I have missed all of my dear readers the half-a-year I have been gone. Half-a-year is too much time to waste.
2010 has been a year of great upheaval for me — more so than I thought. When I decided to go on hiatus in June, I was burnt out after two weeks of torturous finals in late April/early May and was not feeling much for film criticism. The prospect of a busy semester in graduate school (and it was indeed busy) further substantiated my decision to go on hiatus. I figured it was time to wipe the slate clean — to start afresh, anew. I think I was wrong.
Not in a long time have I felt so disconnected from people. It really is a difficult thing to uproot from a place you feel so comfortable and to re-settle elsewhere. I suppose I thought I could replace the best of Nashville with what I have here in Bloomington, but I have come to realize that things will never be the same. At the beginning of this semester, I compared my courses and my friends to "Vandy, Part Two." Now, it has become its own alien entity. I feel like a stranger in a strange land. I also now realize that it was hasty to cut off everything I was doing to throw myself into my new surroundings. This is why I have returned to this blog. I need an outlet for my thoughts, ideas, and provocations. I, indeed, temporarily lost interest, but I think it was more for the sake of starting my new studies. I felt like WE HAVE THE STARS ★★★★ was a younger Ben, more (appropriately) starry-eyed and determined to succeed in film studies after college. I now realize it can still be that way.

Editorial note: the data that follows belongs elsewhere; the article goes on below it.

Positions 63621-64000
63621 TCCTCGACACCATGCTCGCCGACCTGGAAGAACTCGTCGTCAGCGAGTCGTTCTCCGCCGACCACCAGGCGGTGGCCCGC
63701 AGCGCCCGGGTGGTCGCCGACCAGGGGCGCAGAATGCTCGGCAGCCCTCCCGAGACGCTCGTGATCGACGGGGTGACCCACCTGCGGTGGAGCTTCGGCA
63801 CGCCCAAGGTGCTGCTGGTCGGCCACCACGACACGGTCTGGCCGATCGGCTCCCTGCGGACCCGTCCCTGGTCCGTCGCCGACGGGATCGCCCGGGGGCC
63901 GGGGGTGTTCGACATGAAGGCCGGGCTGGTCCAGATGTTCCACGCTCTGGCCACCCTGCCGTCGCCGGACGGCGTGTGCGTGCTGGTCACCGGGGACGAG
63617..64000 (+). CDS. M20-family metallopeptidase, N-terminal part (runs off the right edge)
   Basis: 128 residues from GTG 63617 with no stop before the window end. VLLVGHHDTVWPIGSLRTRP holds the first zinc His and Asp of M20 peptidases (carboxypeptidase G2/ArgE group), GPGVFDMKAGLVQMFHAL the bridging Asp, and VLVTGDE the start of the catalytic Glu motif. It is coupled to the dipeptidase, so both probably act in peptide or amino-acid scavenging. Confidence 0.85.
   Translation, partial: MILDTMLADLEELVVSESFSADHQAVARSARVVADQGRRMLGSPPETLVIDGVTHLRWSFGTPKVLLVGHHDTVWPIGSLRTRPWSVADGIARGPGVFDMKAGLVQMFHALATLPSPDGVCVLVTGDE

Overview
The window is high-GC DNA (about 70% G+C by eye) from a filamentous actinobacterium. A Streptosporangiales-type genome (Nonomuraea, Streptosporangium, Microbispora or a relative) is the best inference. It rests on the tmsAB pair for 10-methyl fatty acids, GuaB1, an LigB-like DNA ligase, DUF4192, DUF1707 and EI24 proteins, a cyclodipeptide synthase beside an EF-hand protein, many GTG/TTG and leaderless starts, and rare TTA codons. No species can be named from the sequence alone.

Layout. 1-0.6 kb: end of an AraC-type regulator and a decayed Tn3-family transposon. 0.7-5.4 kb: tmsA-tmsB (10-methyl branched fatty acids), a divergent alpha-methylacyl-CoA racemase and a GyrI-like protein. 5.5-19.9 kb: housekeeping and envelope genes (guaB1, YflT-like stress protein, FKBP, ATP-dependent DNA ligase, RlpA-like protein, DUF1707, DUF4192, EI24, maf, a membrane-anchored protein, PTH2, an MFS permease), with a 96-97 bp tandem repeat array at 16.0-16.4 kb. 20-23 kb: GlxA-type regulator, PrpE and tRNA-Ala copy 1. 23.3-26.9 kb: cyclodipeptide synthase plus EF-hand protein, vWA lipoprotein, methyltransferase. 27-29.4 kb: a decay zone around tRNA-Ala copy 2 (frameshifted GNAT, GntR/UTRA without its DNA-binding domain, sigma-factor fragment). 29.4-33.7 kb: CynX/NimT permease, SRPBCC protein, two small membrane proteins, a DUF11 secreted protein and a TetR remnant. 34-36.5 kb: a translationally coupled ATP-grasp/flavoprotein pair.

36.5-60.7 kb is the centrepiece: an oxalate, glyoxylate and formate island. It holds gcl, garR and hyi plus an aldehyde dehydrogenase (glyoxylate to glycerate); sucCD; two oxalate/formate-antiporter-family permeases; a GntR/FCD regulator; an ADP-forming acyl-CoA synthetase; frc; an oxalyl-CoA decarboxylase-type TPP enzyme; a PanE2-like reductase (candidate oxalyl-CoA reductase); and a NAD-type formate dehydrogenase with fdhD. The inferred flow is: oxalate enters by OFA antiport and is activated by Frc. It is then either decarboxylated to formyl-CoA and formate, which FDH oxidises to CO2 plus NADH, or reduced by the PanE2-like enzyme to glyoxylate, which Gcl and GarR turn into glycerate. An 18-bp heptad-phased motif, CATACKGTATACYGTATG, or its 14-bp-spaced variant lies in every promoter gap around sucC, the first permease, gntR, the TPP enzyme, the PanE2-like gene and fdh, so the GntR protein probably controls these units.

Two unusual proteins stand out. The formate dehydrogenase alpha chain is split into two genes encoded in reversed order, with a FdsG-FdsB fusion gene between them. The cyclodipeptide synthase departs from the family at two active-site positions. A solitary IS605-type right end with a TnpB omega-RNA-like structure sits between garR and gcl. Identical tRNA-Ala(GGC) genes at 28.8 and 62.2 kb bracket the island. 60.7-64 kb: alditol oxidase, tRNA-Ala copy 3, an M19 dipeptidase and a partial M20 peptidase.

I have at least two people to thank for this turn-of-events, Misters Landon Palmer and Matthew F. Moore. Landon Palmer is a fellow graduate student at Indiana University and a contributor to FILM SCHOOL REJECTS. I have been completely awed by his capacity to keep up with graduate studies and to contribute regularly to FILM SCHOOL REJECTS this semester. Even with his new responsibilities, he proves that you do not have to let go of something you enjoy, despite the graduate work load. Maintaining his online output has been something of an inspiration for me to return to this blog, and for that, I thank him.
Matthew F. Moore is a dear friend of mine, an up-and-coming screenwriter in Brooklyn, New York. When Matt came to visit me in November, he and I had many long talks where I routinely divulged my anxieties about graduate school. At the same time, I was fascinated with his focus — his determination to do things for himself. He spends hours every day in the zone, pumping out his screenplay(s). Graduate school is where I must start getting published, and I had too easily forgotten that by approaching my studies in the day-to-day. Over this winter "break," in fact, I must try to complete a draft of an essay I hope to publish in the spring.